setEdgeLineWidthDefault(2, style.name)
setNodeLabelMapping('display name', style.name)

#### 5.2.1.1 Visualize expression data

Now let’s update the style with a mapping for mean expression. The first step is to grab the column data from Cytoscape and pull out the min and max to define our data mapping range of values.

brc.expr.network = getTableColumns('node','expr.mean')
min.brc.expr = min(brc.expr.network[,1],na.rm=TRUE)
max.brc.expr = max(brc.expr.network[,1],na.rm=TRUE)
data.values = c(min.brc.expr,0,max.brc.expr)

Next, we use the RColorBrewer package to help us pick good colors to pair with our data values.

display.brewer.all(length(data.values), colorblindFriendly=TRUE, type="div") # div,qual,seq,all
node.colors <- c(rev(brewer.pal(length(data.values), "RdBu")))

Finally, we use the handy mapVisualProperty function to construct the data object that CyREST needs to specify style mappings and then we’ll send them off to Cytoscape with updateStyleMappings.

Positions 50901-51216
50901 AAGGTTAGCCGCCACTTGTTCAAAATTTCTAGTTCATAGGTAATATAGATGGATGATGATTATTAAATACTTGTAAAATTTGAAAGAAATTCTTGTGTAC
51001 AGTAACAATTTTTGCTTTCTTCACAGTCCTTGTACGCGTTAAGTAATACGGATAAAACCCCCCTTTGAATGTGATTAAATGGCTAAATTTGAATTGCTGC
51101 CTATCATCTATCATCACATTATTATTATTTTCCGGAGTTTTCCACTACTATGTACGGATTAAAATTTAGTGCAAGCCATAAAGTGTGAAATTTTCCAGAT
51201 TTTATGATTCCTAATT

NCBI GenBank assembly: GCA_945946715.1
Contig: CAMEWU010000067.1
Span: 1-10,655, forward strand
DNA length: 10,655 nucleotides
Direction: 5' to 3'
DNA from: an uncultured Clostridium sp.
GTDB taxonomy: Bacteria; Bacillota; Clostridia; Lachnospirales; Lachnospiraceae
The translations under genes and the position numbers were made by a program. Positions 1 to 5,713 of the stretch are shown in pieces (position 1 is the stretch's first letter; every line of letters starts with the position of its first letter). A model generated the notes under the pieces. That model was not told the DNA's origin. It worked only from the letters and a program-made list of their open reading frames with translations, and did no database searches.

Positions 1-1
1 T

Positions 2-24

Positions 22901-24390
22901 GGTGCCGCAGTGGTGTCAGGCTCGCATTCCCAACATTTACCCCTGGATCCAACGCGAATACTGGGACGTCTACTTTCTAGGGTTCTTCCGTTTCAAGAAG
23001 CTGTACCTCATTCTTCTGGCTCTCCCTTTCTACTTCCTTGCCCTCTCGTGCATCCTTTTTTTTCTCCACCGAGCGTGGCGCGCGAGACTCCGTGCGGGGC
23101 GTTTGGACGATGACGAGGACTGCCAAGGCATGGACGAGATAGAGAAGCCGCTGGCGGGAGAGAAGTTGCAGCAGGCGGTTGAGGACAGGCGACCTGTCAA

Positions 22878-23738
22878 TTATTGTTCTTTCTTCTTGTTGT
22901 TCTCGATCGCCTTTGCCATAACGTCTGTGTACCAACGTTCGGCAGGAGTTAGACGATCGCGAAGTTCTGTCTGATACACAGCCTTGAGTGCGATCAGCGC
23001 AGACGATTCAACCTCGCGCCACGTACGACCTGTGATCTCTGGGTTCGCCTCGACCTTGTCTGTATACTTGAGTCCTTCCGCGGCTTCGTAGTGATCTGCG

setNodeColorMapping('expr.mean', data.values, node.colors, style.name=style.name)

Pro-tip: depending on your data, it may be better to balance your color range over negative and positive values bounded by the largest min or max data value, so that color intensity scales similarly in both directions.

### 5.2.2 Visualize mutation data

OK, now let’s update with a mapping for mutation. Here are all the same steps, but this time mapping mutation counts to both node border width and color.